Western Australia: New low-power shortwave broadcaster seeking listener reports

Many thank to SWLing Post reader, Stefano Mollo–a licensed Australian broadcaster–who shares the following news:

Hi, Thomas,

I have started test transmissions from Perth, Western Australia, on 5,045 kHz, at 75 watts (300 PEP).

Stefano’s HF transmitter

For the time being, I am using the same audio of my other station–77.4 MHz FM–which you can also find and stream online here: www.77400.fm

My test transmission are on the air from about 7:00 pm to about 10:00 pm every evening, local Perth WA time (11:00 – 14:00 UTC).

Please direct listener reports and any enquiries to 77400fm@gmail.com.

Thank you for sharing your news, Stefano!

Post readers: While 300 watts PEP is a modest broadcast signal, no doubt many in Australia, Oceania and Asia will be able to log Stefano’s station when conditions are favorable. During band openings, his signal might travel quite a distance.

Let’s help Stefano by contacting him with detailed listener reports!

12 thoughts on “Western Australia: New low-power shortwave broadcaster seeking listener reports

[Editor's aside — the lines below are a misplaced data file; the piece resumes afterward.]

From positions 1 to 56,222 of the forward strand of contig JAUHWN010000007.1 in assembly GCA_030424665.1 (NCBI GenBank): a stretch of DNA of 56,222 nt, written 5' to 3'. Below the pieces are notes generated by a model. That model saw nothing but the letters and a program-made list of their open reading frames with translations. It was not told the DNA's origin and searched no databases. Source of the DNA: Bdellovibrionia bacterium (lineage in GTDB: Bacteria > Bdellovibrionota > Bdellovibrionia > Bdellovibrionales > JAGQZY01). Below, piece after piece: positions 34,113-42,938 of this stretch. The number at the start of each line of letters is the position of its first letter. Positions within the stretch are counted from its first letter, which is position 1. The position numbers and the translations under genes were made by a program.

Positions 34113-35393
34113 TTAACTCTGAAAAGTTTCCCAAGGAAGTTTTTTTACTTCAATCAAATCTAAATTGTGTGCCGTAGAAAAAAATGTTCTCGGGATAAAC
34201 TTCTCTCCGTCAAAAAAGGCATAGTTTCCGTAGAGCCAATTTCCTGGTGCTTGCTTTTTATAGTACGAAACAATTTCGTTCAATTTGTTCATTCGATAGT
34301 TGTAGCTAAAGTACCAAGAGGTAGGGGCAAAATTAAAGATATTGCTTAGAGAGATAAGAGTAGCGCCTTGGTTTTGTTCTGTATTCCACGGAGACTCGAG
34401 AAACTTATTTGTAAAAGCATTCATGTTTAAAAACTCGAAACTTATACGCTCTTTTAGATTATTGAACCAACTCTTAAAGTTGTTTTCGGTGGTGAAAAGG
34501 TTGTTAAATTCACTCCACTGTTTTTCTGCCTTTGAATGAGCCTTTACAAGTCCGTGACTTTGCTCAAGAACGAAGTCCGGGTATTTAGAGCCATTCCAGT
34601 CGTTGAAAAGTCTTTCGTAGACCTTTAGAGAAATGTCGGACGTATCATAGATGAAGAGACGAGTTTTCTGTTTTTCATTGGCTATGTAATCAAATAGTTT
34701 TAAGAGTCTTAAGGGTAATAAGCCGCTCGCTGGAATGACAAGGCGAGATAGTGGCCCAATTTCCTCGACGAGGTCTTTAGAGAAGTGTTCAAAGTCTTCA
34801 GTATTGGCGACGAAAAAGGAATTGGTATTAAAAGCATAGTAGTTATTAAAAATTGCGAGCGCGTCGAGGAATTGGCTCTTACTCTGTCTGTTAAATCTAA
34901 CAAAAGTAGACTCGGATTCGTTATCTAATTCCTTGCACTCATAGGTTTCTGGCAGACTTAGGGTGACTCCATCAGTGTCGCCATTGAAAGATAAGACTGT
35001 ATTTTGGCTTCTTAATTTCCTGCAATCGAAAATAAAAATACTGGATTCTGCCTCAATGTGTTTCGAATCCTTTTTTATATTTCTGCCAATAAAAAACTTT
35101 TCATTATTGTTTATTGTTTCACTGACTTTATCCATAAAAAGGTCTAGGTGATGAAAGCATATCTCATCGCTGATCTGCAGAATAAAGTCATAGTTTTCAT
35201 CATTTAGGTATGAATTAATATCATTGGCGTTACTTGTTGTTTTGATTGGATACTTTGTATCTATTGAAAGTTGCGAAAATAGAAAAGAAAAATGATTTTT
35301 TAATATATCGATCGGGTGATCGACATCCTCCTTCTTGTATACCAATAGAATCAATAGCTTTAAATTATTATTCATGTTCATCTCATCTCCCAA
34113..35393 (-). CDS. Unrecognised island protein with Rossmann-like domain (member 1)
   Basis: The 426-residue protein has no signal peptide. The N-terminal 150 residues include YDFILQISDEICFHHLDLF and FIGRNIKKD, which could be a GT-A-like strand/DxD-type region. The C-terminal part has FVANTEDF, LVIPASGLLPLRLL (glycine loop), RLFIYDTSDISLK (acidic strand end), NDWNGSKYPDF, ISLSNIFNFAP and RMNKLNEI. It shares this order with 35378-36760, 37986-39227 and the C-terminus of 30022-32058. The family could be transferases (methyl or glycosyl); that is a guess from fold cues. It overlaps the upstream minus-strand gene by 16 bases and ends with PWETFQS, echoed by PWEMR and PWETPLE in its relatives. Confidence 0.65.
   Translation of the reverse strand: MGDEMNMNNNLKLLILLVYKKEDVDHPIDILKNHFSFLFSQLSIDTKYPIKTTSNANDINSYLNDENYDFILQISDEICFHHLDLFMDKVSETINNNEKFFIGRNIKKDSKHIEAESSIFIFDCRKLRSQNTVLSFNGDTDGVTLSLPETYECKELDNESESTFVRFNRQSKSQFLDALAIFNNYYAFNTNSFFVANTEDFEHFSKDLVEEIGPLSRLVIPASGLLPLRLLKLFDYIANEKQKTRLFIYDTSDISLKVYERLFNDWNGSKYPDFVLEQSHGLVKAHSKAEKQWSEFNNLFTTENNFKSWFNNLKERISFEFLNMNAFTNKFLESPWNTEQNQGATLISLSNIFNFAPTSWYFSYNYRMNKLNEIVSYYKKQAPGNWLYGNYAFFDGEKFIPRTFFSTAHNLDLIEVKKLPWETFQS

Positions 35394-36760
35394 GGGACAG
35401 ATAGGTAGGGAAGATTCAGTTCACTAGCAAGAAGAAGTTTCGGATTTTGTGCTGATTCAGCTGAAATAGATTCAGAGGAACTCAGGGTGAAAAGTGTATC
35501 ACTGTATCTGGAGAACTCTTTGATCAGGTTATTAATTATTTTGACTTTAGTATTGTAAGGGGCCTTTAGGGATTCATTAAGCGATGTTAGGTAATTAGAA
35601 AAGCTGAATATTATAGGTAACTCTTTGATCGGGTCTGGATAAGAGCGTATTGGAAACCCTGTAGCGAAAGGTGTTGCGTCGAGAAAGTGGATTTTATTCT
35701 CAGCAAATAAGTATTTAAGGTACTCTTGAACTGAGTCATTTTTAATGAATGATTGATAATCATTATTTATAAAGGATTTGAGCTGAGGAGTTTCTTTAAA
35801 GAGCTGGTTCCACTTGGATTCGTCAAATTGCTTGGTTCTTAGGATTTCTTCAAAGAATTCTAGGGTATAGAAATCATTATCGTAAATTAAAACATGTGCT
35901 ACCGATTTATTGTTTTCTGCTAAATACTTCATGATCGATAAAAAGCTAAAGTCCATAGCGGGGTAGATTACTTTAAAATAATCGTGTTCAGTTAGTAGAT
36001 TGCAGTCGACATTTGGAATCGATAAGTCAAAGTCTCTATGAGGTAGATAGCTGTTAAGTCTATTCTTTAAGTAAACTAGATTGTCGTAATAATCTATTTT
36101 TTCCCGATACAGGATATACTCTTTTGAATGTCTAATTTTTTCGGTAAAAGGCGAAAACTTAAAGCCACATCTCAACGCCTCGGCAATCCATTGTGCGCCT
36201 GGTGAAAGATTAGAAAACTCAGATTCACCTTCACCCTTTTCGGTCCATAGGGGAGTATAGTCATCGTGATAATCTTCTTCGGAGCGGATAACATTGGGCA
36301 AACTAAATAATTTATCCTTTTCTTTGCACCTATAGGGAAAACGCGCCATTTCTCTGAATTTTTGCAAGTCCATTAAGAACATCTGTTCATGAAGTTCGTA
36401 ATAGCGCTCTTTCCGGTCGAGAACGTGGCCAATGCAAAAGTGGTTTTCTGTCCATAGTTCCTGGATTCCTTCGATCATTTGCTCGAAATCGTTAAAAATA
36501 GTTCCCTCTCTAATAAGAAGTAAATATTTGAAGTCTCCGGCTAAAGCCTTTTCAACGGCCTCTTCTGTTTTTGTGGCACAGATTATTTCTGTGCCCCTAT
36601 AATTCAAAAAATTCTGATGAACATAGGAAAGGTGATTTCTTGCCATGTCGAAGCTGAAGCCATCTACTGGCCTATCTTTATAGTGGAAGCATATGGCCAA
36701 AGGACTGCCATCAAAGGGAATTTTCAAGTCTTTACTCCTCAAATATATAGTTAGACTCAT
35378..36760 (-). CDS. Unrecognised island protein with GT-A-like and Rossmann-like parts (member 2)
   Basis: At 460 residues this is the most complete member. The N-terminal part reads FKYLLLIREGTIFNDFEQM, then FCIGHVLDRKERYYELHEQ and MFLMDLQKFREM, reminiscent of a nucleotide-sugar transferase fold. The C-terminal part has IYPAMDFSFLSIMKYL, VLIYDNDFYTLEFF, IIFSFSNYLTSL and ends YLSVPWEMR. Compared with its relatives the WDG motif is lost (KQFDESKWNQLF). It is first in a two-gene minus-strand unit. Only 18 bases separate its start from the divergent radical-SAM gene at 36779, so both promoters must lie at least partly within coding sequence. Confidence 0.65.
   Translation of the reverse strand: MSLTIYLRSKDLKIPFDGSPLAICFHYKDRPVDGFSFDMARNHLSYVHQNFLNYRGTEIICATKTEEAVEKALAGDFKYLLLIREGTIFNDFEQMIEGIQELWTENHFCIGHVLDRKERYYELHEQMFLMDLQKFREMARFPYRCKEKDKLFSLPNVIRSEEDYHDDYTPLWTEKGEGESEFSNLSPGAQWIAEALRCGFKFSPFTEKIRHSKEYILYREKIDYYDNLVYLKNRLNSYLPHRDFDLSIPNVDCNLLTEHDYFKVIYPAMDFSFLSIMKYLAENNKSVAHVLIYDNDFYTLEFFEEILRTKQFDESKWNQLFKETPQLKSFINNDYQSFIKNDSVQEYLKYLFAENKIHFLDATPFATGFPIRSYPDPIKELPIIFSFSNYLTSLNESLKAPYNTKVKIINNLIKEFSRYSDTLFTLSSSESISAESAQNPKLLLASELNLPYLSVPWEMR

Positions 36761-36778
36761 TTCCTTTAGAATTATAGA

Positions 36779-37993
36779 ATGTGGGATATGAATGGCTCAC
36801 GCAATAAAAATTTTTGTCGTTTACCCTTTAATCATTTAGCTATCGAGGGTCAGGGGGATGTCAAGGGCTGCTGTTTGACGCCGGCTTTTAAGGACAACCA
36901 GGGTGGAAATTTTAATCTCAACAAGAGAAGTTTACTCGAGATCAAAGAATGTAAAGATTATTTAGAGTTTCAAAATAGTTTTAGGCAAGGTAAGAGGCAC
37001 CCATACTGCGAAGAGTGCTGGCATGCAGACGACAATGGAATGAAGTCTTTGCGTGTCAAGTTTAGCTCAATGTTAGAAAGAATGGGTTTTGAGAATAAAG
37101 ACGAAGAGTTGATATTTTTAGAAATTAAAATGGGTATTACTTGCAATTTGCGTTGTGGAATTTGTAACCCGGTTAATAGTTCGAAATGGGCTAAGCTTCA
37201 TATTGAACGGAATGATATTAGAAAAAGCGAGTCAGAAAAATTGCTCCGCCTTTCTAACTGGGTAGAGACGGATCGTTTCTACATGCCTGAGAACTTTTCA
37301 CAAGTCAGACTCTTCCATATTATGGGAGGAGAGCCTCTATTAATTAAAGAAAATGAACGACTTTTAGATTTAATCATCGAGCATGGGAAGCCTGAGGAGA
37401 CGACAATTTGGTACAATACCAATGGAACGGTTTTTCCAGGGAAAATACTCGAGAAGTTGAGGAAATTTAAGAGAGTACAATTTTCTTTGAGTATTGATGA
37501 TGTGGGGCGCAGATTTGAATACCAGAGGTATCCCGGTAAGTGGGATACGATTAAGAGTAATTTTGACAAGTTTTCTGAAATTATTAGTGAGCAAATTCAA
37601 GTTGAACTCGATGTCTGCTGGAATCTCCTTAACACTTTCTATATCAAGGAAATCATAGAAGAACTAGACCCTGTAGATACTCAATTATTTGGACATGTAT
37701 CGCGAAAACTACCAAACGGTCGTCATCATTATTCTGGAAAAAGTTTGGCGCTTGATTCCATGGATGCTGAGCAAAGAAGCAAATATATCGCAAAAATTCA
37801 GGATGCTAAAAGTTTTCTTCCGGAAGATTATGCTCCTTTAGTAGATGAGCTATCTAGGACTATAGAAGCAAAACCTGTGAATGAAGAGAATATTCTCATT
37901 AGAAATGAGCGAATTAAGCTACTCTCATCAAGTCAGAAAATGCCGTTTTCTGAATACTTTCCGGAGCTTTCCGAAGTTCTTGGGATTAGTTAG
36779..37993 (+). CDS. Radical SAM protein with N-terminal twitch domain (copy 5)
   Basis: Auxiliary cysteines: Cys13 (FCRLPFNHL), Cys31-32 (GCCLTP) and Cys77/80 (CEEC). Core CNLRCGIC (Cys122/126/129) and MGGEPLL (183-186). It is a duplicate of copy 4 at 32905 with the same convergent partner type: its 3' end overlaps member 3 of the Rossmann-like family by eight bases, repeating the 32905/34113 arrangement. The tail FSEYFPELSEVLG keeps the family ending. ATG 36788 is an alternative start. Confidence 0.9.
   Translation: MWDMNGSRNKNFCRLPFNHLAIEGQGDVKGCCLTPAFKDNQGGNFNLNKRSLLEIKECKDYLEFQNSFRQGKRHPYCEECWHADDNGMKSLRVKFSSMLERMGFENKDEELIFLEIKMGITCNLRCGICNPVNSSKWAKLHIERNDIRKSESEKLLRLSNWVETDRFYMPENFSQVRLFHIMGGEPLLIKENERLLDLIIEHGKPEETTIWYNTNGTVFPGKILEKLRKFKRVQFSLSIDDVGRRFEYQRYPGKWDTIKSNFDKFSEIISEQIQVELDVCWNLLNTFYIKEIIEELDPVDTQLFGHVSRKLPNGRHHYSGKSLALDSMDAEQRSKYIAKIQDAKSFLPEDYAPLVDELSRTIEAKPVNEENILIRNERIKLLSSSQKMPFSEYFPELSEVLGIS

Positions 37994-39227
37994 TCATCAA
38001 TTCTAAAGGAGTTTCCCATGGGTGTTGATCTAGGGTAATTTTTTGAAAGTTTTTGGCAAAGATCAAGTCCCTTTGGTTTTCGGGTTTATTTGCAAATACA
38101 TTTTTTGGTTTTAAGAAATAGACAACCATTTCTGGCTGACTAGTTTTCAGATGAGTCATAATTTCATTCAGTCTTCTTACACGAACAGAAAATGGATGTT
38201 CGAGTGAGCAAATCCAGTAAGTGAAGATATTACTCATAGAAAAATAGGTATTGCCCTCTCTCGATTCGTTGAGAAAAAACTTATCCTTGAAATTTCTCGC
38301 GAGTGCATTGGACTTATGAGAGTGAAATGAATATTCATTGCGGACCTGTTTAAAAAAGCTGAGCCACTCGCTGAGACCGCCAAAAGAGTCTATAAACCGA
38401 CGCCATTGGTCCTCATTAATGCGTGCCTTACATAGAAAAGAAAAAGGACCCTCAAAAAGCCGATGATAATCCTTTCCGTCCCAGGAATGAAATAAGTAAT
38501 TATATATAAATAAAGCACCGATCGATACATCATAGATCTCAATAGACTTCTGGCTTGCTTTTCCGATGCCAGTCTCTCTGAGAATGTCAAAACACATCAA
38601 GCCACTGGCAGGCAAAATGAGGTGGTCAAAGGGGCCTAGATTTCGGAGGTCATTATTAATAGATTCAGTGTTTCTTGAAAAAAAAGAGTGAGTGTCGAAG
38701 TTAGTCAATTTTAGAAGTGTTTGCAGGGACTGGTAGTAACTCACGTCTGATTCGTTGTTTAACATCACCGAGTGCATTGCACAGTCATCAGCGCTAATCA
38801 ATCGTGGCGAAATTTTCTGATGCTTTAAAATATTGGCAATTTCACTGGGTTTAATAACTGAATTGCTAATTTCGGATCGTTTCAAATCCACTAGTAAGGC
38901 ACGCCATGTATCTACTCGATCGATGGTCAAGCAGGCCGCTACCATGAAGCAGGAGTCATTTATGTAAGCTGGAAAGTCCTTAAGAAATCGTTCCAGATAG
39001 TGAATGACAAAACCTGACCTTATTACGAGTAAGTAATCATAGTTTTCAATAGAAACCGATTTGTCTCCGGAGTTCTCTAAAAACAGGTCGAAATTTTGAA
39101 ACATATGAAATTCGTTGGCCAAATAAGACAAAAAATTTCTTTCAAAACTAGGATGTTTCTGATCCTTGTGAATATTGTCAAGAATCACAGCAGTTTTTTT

1. Edward

    I am happy to see some small time broadcasters on shortwave and it isn’t dominated by multi-megawatt stations owned by mega-media corporations or governmnets. I will listen and see if I can find the signal.

    Reply
  2. Pingback: Western Australia: New low-power shortwave broadcaster seeking listener reports – dxradio.de

  3. Keith Perron

    If that is in fact the transmitter they are using I know where they bought it. It’s from a seller on e-Bay.

    The seller who is based in Greece also has 25watt, 300watt, 500watt and use to have have 1kW.

    If anything these transmitter are toys. They start at 899Euros and go up to 4999Euros.

    Reply
  4. Dave Carr

    Interesting fact, the both transmitters he’s running are not licensed with the ACMA (The Australian equivalent of the FCC) therefore for all intents and purposes he’s operating a Pirate Radio Station and it’s only a matter of time before the radio branch of the ACMA catches up with him and the fact he’s broadcasting on 77.4 MHz FM (way outside of the FM broadcast band in Australia) was a dead give away after I ran a check of the 2 frequencies on the ACMA Register and they didn’t return any results.

    Best to work this station before it goes dark.

    Reply

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